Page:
Over the 35+ years we’ve been in business, I’ve noticed two interesting phenomena. Some companies tend to check the most senior hires within the organization assiduously and ignore their hourly workforce. We’ve seen companies spend thousands to prepare a dossier on their top-level candidates on the one hand, then do nothing more than interview their hourly candidates. Later on, they wonder why their annual turnover rate within the hourly ranks exceeds 30 percent.
At the other extreme, there are companies who are very careful to scrutinize the lowest-paid people with every sort of background check imaginable and, at the high end, take every word on the resume of a candidate for the CEO’s position as gospel. It’s almost as if there’s an elite class of job seekers whose credentials appear to be so impeccable that to check them would be perceived as an insult to the candidate.
The point, of course, is that job applicants at both ends of the spectrum, not to mention midlevel jobs, should have their backgrounds and references checked. I recall an incident that illustrates the point very well. The CEO of a state Public Employment Retirement Fund hired an individual for one of the top jobs, which included access to the personal financial records and Social Security numbers of thousands of current and former state employees.
As far as anyone could tell, the CEO who made the hiring decision simply liked the guy and wanted to hire him. Later, it was discovered that the person hired had a felony conviction in an adjoining state for identity theft, had lost his license to practice law, and had actual spent time in jail!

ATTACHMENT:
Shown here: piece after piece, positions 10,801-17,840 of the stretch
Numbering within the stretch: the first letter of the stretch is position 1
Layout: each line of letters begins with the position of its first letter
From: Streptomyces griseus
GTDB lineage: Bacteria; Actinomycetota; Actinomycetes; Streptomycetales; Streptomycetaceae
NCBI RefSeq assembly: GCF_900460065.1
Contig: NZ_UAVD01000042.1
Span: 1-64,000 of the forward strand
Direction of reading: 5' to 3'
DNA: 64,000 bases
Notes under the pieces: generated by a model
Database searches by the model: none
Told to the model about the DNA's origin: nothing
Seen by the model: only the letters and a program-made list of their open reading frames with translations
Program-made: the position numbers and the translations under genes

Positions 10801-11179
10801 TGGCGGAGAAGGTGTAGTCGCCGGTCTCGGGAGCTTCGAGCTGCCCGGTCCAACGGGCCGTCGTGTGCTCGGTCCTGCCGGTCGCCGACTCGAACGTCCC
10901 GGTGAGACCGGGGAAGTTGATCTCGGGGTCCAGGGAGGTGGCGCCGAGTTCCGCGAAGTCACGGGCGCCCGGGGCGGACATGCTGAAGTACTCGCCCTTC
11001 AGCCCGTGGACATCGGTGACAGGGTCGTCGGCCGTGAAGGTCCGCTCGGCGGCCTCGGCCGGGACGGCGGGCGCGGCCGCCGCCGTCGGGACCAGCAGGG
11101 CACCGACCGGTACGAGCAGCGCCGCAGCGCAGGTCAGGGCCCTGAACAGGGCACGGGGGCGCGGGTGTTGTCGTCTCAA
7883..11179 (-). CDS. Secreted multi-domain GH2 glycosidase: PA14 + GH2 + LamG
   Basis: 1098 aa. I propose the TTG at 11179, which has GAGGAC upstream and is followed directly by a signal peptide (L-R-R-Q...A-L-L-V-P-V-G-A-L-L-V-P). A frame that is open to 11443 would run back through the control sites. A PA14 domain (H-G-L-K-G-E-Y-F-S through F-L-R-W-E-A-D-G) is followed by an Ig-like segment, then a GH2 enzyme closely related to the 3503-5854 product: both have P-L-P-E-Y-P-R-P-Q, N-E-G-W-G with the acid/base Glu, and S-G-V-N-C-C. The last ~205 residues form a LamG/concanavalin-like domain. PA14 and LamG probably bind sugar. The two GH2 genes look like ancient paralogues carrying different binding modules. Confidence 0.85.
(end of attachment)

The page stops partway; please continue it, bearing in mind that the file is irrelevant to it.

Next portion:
To make a long story short, the guy was arrested again for identity theft! The CEO and one or two other top executives with the Fund were fired for failing to do a background check on the fellow who was hired. We received calls from several area newspapers who asked if we could have discovered that the candidate was not all he claimed to be. The answer, of course, was “yes,” we could have easily found out that the candidate was misrepresenting himself. The first thing we would have done was check to see if he was licensed to practice law in the state he was from. That would have been the first red flag that something was wrong! We could also have done a court check and found the felony conviction. There would have been plenty of red flags if anybody had bothered to do a background or reference check.
The bottom line is that every new hire should have a thorough background and reference check – from the most senior positions to everyone else down the line – including temporary employees!